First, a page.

I would suggest that Australia needs to join the global discussion about alternatives to the prohibition model. That doesn’t mean that we move to legalisation of all drugs – there are a lot of different models of regulation we could consider. But the very first step is to acknowledge that we have a problem and that we need to consider solutions. Until the Australian public and our governments and our other officials in police, justice, health and social sectors publicly acknowledge that the current system is broken, anyone who tries to start this discussion is labelled as radical. These issues are complex and they require strong leadership of a public discussion that opens up our assumptions to full scrutiny.

5 thoughts on “The problem with banning”

  1. Hi Monica, something that I don’t understand is why the NSW Govt actions acted under the Australian Consumer Law (Schedule 2 to the Competition and Consumer Act 2010) to slap the 90 day interim ban on these drugs. Perhaps they wanted to be seen to be doing something, anything, regardless of the logic.

    In the past I believe we have always used the TGA system, with the TGA recommending to the DoHA delegate that the substances be placed on Sked 9 to the poisons standard which means they become prohibited drugs. In this case, with essentially the same drug types as were banned in the last year or two, they are using consumer protection legislation instead. So now the Cwlth minister for consumer affairs is involved but not the health minister.

    It highlights what a mess we are in wrt policy on illicit drugs generally and new psychoactive substances specifically.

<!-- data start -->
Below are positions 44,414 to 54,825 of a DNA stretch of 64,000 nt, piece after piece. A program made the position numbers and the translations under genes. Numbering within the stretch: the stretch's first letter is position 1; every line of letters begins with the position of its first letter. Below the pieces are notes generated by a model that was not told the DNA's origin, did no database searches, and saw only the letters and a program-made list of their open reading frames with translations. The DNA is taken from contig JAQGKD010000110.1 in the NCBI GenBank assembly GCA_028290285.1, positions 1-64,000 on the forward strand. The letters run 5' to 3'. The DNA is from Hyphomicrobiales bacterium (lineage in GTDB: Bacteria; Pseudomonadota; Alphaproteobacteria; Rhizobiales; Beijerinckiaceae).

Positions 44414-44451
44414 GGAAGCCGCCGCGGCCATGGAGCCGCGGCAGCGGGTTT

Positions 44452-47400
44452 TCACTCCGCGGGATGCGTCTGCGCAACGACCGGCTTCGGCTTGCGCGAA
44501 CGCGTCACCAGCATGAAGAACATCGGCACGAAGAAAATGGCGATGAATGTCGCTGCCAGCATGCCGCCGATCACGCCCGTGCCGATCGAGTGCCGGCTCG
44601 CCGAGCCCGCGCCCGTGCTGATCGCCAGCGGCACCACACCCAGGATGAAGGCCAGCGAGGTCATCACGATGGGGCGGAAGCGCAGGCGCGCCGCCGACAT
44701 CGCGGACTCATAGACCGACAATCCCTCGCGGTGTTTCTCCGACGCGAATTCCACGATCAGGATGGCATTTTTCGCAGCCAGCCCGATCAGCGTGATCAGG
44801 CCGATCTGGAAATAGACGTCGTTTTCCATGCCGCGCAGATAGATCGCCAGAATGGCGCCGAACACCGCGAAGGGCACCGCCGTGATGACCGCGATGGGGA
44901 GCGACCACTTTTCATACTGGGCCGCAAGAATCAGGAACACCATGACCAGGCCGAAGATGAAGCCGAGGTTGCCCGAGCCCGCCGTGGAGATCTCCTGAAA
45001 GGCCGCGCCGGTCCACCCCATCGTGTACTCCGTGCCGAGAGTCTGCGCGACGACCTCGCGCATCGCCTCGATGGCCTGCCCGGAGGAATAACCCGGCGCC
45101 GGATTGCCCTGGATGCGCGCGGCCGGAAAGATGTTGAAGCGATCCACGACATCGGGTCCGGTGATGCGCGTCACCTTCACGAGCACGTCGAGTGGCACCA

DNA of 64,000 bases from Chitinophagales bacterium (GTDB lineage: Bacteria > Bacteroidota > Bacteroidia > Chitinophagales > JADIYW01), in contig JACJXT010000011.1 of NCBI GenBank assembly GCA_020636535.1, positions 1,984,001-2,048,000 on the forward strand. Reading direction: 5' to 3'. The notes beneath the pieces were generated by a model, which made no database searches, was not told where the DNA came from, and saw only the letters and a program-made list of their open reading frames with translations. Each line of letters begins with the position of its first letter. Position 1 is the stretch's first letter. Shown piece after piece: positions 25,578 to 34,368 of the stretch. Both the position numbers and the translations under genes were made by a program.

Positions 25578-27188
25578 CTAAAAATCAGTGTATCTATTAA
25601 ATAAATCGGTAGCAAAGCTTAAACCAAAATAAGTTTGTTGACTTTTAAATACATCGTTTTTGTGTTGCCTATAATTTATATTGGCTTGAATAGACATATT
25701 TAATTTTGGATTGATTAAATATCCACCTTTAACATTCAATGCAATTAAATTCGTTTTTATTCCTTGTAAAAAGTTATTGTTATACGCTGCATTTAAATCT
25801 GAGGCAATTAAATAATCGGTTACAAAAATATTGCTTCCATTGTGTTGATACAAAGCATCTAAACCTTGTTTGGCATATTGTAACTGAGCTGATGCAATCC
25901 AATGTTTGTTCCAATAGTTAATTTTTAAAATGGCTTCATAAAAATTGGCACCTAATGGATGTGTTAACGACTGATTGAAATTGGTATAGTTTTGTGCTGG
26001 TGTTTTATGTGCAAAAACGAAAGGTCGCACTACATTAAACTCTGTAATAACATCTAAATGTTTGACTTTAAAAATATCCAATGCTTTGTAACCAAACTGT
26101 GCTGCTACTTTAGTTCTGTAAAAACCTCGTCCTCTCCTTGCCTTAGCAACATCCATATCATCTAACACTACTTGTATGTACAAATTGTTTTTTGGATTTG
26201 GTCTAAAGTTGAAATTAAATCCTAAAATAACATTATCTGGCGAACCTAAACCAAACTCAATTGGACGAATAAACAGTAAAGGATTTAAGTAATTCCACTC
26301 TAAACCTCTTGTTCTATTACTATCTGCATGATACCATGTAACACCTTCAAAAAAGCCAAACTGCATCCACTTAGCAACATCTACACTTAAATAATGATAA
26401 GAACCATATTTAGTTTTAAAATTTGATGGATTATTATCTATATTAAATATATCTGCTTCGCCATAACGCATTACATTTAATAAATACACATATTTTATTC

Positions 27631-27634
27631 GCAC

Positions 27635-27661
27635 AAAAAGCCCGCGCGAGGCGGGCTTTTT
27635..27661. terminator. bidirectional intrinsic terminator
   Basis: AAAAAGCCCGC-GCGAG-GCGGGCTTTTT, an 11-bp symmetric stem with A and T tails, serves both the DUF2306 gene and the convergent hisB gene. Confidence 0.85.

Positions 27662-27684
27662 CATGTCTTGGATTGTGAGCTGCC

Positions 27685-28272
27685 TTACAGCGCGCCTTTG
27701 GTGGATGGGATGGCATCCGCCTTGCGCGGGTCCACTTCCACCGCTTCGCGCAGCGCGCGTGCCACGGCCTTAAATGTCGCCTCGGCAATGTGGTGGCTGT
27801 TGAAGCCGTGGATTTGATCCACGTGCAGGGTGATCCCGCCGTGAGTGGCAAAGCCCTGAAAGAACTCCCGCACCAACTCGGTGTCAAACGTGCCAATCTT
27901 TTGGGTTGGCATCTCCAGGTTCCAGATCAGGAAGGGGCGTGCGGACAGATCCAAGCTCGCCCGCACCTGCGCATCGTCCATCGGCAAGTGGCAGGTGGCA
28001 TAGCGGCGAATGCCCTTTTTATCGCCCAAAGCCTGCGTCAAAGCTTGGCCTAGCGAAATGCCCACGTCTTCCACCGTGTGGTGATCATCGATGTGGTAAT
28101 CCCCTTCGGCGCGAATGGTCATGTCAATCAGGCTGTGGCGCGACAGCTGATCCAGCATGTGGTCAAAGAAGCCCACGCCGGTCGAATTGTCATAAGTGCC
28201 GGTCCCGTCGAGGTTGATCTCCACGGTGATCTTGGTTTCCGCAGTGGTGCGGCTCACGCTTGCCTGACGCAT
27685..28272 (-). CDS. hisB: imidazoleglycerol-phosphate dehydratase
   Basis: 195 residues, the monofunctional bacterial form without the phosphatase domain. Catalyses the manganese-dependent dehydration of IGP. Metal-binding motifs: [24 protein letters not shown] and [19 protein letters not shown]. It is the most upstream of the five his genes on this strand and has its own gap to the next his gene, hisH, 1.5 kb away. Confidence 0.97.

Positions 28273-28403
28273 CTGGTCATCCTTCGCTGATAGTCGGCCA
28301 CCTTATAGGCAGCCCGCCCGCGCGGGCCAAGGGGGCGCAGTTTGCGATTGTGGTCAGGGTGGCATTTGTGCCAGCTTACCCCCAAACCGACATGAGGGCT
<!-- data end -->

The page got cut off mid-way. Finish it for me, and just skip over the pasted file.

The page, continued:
2. Hi Monica Great stuff as per usual. Thought it was really interesting at the recent Club Health Conference in San Francisco that countries that have drug testing (ie ecstasy, cocaine, etc) such as the Netherlands and Switzerland have little or no use of these new emerging substances – probably because consumers can get the drugs they want and also know the purity of what they are consuming. There was a lot of interest at the conference is what was happaning in NZ re: the regulation of these products and the onus being on the manufacturer to prove its ‘safety’. Keep up the good work 🙂

  3. Thanks Julian, Brett, David and Annie.

    David: my understand is that NSW govt were looking for a solution where they could ban the product names so that they did not have to go through the testing process to remove the products from the shelves, as the testing process is time and resource intensive. Of course that can lead to miscarriages of judgement, such as the story I was told of one store where the police confiscated Himalayan Crystal Salt because it could be ‘bath salts’. Hmmm.

    Annie, that’s a very interesting observation — i also believe that having access to information about product purity and quality would have a positive effect on this predicament. There are some people out there that actually want NBOMe, perhaps the psychonauts, but the people that are more likely to come to trouble are those who are mistaken about what drug they are taking. If we can remove some of that ambiguity, we will certainly help reduce harms.